Do you feed your dog the same amount of dog food every day no matter what season it is? Did you know that seasonal changes impact your dog and make feeding changes necessary, even in the summer? Where you live may be an important factor in the way you need to feed your dog.
Effect of Summer Temperature on the Diet
Many parts of the north and northeastern United States enjoy moderate temperatures even in the hot months of July and August. Dogs are able to play more vigorously when temperatures are mild. That means they are burning more calories than normal and need additional portions added to their daily meals.
Dogs that live in areas that are extremely hot or humid during the summer may not exercise nearly as much as in the spring and fall. Exercise may be limited to the early morning and late evening and reduce overall calorie expenditure. Dogs in these climates need less food to compensate for the decreased activity levels.
Dogs with unlimited access to water for swimming can be active all summer regardless of the temperature. Swimming burns a lot of calories so summer swimmers may need 25-30% more calories during this time of year.
How to Adjust the Amount of Dog Food
So how does a dog owner know when and how much to adjust their dog’s diet? The Body Condition Score or BCS is an easy way to determine if more or fewer calories should be fed. A fit dog has a BCS of 4-out-of-9 or 4/9 with a midriff that has a distinct hour glass shape when looking at the dog from the top. If a dog is being over fed the hour glass tends to disappear within weeks. It can become exaggerated in the same period for dogs that are underfed for their level of exercise. These dogs are too thin with a BCS of 3/9.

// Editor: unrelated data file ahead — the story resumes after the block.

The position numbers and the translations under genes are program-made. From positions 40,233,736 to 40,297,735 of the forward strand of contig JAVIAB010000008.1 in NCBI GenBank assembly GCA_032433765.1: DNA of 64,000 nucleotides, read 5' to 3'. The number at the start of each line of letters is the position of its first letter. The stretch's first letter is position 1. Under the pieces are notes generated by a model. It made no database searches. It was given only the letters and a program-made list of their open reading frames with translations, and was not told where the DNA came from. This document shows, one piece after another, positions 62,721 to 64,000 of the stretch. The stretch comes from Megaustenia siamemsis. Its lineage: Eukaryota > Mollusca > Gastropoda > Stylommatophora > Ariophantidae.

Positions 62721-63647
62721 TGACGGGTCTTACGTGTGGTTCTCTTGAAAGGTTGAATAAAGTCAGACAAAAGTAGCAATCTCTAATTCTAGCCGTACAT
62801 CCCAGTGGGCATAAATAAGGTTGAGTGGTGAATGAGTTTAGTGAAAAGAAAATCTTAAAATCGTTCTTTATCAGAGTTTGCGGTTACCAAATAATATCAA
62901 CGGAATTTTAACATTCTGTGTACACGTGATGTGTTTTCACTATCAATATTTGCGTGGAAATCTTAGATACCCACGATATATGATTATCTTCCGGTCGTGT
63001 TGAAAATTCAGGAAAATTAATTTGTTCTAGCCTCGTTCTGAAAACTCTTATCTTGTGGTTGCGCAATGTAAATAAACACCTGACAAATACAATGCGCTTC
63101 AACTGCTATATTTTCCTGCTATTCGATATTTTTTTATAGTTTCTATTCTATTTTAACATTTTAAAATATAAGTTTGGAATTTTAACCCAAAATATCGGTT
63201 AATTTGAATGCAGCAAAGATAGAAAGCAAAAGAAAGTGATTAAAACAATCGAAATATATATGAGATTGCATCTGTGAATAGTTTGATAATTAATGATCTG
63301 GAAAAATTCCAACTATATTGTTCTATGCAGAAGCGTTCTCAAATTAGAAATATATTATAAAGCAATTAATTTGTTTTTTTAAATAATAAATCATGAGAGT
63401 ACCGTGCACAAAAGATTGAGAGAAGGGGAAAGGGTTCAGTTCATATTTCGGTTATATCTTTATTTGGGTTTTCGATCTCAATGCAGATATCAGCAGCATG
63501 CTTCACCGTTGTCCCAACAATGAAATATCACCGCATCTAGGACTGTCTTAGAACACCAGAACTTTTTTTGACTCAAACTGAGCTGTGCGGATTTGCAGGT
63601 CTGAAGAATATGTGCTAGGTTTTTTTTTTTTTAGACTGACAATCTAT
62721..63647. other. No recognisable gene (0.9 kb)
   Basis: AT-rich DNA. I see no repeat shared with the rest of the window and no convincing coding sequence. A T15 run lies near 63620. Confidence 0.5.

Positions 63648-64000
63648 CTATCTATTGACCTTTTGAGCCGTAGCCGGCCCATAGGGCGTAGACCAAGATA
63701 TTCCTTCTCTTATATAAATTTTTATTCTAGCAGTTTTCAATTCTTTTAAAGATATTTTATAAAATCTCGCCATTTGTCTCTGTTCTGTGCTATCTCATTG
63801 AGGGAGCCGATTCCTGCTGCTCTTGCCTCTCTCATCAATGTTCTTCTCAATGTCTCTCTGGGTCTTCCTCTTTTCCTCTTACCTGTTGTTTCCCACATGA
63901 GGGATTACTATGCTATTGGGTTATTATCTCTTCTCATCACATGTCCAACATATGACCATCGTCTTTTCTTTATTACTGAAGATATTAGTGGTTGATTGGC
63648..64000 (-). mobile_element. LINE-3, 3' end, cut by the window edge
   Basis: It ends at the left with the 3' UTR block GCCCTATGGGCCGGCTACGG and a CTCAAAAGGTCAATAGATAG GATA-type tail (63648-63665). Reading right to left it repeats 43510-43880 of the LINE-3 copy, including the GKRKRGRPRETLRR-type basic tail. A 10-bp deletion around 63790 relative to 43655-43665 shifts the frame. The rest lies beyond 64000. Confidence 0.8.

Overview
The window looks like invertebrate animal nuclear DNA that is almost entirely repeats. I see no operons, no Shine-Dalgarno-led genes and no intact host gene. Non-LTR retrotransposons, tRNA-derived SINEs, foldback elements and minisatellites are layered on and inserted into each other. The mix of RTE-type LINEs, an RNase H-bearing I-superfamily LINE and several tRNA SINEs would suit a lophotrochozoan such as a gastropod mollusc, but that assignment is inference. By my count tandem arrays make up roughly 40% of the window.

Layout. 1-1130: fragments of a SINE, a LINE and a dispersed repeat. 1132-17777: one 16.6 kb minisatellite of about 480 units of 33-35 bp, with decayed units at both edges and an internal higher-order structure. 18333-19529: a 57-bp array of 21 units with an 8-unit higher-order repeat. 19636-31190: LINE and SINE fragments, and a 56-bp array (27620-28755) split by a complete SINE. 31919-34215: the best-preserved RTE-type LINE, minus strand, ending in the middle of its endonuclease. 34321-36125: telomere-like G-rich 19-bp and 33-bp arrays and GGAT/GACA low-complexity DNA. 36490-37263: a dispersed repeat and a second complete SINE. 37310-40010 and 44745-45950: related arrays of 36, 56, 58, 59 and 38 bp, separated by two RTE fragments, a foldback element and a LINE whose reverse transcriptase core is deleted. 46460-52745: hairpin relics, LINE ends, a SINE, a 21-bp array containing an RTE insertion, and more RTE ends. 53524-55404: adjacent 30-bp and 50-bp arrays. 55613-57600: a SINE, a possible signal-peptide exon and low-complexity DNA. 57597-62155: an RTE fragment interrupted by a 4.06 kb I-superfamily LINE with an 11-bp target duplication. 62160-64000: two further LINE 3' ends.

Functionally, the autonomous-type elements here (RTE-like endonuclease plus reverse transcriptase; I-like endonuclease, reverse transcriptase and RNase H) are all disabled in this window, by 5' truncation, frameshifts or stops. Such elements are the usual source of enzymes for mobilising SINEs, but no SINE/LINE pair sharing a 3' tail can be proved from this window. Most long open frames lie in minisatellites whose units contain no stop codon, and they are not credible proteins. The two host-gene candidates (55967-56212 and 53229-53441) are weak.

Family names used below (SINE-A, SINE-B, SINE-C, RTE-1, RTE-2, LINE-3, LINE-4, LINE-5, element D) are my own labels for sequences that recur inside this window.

How Much to Feed
I am only talking about fit dogs here. Any dog with a BCS of 6 or greater needs a weight loss program and a reduction in food no matter what season it is until it scores a 4-5/9 BCS.
For the fit dogs with a changing BCS during the summer, an adjustment of 10% more or less food per week until the BCS returns to 4-5/9. For example, if you feed your dog 2 cups of dry food daily and she is losing weight increase her to 2.2 cups or 2 ¼ cups of food per day for 1 week. If she is still too thin after 1 week and another ¼ cup per day each week until the BCS returns to normal. Follow the same formula for subtracting amounts of food for animals with an increasing BCS during the summer.
These are only starting guidelines and you may have to modify them depending on your dog’s metabolism and the calorie density of your dog’s food. Don’t be too conservative in your changes, especially if your dog needs food reductions. Weight gain is always easier and faster than weight loss.
Dr. Ken Tudor,
THE DOG DIETITIAN